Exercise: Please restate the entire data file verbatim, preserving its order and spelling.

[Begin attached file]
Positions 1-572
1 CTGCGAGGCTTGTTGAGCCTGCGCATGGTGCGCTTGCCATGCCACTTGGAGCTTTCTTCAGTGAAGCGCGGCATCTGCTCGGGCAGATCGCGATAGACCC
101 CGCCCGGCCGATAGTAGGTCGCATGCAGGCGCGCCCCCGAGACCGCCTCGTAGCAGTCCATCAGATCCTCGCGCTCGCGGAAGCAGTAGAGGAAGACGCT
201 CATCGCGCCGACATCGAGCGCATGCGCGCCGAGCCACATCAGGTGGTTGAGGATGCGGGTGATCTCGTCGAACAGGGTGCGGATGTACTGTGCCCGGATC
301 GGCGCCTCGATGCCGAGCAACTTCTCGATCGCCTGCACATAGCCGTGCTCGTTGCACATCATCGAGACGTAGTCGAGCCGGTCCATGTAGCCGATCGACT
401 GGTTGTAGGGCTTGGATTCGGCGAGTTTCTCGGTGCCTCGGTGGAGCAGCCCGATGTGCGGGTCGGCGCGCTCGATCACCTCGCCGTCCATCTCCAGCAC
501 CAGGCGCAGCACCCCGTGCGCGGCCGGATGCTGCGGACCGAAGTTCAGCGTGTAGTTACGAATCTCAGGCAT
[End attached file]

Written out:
Positions 1-572
1 CTGCGAGGCTTGTTGAGCCTGCGCATGGTGCGCTTGCCATGCCACTTGGAGCTTTCTTCAGTGAAGCGCGGCATCTGCTCGGGCAGATCGCGATAGACCC
101 CGCCCGGCCGATAGTAGGTCGCATGCAGGCGCGCCCCCGAGACCGCCTCGTAGCAGTCCATCAGATCCTCGCGCTCGCGGAAGCAGTAGAGGAAGACGCT
201 CATCGCGCCGACATCGAGCGCATGCGCGCCGAGCCACATCAGGTGGTTGAGGATGCGGGTGATCTCGTCGAACAGGGTGCGGATGTACTGTGCCCGGATC
301 GGCGCCTCGATGCCGAGCAACTTCTCGATCGCCTGCACATAGCCGTGCTCGTTGCACATCATCGAGACGTAGTCGAGCCGGTCCATGTAGCCGATCGACT
401 GGTTGTAGGGCTTGGATTCGGCGAGTTTCTCGGTGCCTCGGTGGAGCAGCCCGATGTGCGGGTCGGCGCGCTCGATCACCTCGCCGTCCATCTCCAGCAC
501 CAGGCGCAGCACCCCGTGCGCGGCCGGATGCTGCGGACCGAAGTTCAGCGTGTAGTTACGAATCTCAGGCAT